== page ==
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MULTINATIONAL

CORPORATIONS

Module - 6
Objectives of the module
 Multinational Corporations

 Organization , design and structures

 Head quarters and subsidiary relations in
multinational corporations
Foreign capital : Need
 Sustaining a high level of investment
 The technological gap
 Exploitation of natural resources
 Undertaking the initial risk
 Development of basic economic
infrastructure
 The Foreign exchange gap
 This foreign capital is generated by
private participation of foreign players or
by allowing MNCs in the country or FDIs.
MNC
 A corporation that has its facilities and
other assets in at least one country
other than its home country. Such
companies have offices and/or factories
in different countries and usually have a
centralized head office where they co-
ordinate global management. Very large
multinationals have budgets that exceed
those of many small countries.
 Sometimes referred to as a "transnational
corporation".  
 Nearly all major multinationals are either
American, Japanese or Western European,
such as Nike, Coca-Cola, Wal-Mart, AOL,
Toshiba, Honda and BMW.
 Advocates of multinationals say they create
jobs and wealth and improve technology in
countries that are in need of such
development.
 On the other hand, critics say
multinationals can have undue political
influence over governments, can exploit
developing nations as well as create job
losses in their own home countries.
Multinational Corporations
 Dynamics of economic liberalization

 Led to expansion and growth of MNCs

 Acc. To World Investment Report 1997
there were 45,000 MNCs with some
280,000 affiliates

 Acc. To World Investment Report 2002
there were about 65,000 MNCs with some
8.5 lacs foreign affiliates
 Developed countries account for only 12
% of these

 China host to more than 3.5 lacs of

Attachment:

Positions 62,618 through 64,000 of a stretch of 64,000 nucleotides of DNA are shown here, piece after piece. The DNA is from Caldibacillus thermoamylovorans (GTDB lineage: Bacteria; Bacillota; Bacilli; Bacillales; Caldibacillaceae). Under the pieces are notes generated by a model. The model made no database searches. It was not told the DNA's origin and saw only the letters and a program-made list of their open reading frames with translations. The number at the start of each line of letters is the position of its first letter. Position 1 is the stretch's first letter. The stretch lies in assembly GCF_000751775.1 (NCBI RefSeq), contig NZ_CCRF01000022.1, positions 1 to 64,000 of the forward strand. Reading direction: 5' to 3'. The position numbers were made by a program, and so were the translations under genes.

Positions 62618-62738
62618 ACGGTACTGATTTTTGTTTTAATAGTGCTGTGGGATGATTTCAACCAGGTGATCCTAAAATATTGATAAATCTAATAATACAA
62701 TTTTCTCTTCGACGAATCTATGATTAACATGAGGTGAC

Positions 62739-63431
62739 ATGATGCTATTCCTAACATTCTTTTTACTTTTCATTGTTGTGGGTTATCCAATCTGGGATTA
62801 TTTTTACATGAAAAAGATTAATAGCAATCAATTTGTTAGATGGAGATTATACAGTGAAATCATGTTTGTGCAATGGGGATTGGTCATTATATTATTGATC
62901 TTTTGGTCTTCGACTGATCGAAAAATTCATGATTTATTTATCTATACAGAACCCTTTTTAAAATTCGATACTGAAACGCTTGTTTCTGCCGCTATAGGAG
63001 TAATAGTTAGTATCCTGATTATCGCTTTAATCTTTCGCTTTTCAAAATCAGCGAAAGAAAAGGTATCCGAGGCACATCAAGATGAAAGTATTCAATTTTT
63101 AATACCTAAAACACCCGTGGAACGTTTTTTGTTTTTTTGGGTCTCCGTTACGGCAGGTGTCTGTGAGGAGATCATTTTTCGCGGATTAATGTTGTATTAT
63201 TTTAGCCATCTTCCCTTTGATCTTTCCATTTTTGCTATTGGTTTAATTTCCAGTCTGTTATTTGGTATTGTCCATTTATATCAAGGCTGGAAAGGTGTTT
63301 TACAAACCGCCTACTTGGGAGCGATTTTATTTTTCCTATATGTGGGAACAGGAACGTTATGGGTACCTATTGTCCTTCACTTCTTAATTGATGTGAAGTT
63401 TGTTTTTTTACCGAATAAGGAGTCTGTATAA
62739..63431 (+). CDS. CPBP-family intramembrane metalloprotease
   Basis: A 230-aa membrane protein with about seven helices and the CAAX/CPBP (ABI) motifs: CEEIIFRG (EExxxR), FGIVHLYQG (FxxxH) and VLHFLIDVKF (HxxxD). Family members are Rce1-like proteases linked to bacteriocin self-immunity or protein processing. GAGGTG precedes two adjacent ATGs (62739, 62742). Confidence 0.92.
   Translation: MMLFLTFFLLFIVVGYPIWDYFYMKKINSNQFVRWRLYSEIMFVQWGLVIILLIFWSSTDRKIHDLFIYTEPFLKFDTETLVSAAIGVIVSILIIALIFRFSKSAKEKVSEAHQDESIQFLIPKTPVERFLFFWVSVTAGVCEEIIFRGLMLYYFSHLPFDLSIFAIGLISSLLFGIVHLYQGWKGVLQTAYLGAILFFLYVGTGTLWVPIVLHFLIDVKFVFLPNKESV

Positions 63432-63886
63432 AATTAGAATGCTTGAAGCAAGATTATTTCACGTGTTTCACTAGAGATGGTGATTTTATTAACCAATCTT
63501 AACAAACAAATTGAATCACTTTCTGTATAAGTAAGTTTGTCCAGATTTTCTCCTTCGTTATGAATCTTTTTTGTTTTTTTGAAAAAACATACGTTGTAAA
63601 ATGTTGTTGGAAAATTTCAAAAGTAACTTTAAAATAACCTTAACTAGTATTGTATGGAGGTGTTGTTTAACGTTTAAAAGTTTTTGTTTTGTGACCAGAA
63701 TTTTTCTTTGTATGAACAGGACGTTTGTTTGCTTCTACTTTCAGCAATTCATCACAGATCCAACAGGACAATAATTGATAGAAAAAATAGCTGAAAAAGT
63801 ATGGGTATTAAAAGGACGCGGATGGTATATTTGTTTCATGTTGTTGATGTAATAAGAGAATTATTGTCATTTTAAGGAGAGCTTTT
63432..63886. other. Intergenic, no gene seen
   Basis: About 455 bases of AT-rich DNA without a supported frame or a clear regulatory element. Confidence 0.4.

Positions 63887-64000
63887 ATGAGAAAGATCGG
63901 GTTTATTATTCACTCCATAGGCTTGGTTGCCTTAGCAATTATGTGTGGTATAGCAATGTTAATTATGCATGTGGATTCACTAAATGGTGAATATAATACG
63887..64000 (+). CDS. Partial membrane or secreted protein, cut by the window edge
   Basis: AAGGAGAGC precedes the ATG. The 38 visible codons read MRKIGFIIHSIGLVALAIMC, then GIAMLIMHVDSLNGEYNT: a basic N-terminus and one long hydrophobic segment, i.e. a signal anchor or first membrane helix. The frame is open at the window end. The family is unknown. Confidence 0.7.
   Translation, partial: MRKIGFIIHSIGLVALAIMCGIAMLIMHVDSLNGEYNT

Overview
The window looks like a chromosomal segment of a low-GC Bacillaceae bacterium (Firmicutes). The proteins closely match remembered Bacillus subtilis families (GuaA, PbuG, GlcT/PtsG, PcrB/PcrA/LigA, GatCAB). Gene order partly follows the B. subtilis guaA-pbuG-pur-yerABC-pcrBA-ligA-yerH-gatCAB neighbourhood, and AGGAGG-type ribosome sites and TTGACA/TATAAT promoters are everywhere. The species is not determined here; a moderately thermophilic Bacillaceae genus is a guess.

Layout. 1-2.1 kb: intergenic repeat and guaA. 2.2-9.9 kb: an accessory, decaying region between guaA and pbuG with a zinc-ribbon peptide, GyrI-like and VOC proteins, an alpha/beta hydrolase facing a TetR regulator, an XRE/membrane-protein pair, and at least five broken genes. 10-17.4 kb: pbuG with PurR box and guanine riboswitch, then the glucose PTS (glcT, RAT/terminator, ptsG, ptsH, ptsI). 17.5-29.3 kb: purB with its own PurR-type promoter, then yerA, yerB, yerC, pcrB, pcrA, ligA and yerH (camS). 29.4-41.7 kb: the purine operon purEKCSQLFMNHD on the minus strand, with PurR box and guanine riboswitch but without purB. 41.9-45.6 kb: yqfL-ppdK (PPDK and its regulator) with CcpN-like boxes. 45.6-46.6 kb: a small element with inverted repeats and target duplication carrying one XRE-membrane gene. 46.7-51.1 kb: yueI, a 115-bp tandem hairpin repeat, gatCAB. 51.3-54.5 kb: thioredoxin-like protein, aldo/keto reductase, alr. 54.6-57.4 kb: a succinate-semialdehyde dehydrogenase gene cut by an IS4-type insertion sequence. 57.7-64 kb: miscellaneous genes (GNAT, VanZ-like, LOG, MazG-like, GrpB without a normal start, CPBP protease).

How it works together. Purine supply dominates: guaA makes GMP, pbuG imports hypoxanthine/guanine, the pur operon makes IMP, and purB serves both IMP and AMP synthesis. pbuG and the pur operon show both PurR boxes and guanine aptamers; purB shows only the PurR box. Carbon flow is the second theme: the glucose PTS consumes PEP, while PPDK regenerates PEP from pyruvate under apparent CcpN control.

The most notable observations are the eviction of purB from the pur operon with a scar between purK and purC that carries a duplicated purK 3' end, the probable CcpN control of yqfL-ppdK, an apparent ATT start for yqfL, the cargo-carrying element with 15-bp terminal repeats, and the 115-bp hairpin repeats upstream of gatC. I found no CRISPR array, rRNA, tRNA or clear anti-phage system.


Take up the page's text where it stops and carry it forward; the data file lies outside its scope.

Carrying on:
affiliates

 Three-fourth of them in developing
countries
Indian Scenario
 More than 1400 in India………………….
Organization Structure
 Defining Organizational Structure

Vertical Differentiation
 Arguments for Centralization
Arguments for Decentralization
 Horizontal Differentiation
 International Division
 Worldwide Area Structure
Strategic Business Unit
Product Division Structure
Matrix Structure
 Network Structure.
Organizational Architecture
 Totality of a firm’s organization, including
firm’s formal organization structure, control
systems & incentives, organizational
culture, processes & people

 Three conditions need to be fulfilled for
successful architecture:
 The different elements of firm’s architecture
should be internally consistent
 Must fit the strategy of the firm

 Strategy & architecture must be fit with
competitive conditions in the market
Organization Structure
I. The formal division of the organization into
subunits such as product divisions, national
operations, and functions (Horizontal
differentiation)

II. The location of decision making responsibilities
within that structure (centralized or
decentralized) – Vertical Differentiation

III. The establishment of integrating mechanisms
to coordinate the activities of subunits including
cross-functional teams and or pan-regional
committees – integrating mechanisms
Vertical Differentiation
 VD determines where in its hierarchy the
decision making power is concentrated

 E.g., Are production, marketing &
finance decisions are centralized to the
top-level managers or decentralized to
low level managers

 Let’s discuss on arguments for
centralization and decentralization
Arguments for
Centralization
1. Centralization can facilitate coordination

3. Centralization can help ensure that
decisions are consistent with
organizational objectives

5. Centralization can give top-managers the
means to bring about needed
organizational changes

7. Centralization can avoid the duplication of
activities that occurs when similar
activities are conducted by various
subunits within the organization
Arguments for
decentralization
1. Top mgmt. can become overburdened
when decision making authority is
centralized & can result in poor decision
making
2. Motivational research favors
decentralization
3. Decentralization permits greater
flexibility
4. Decentralization can result in better
decisions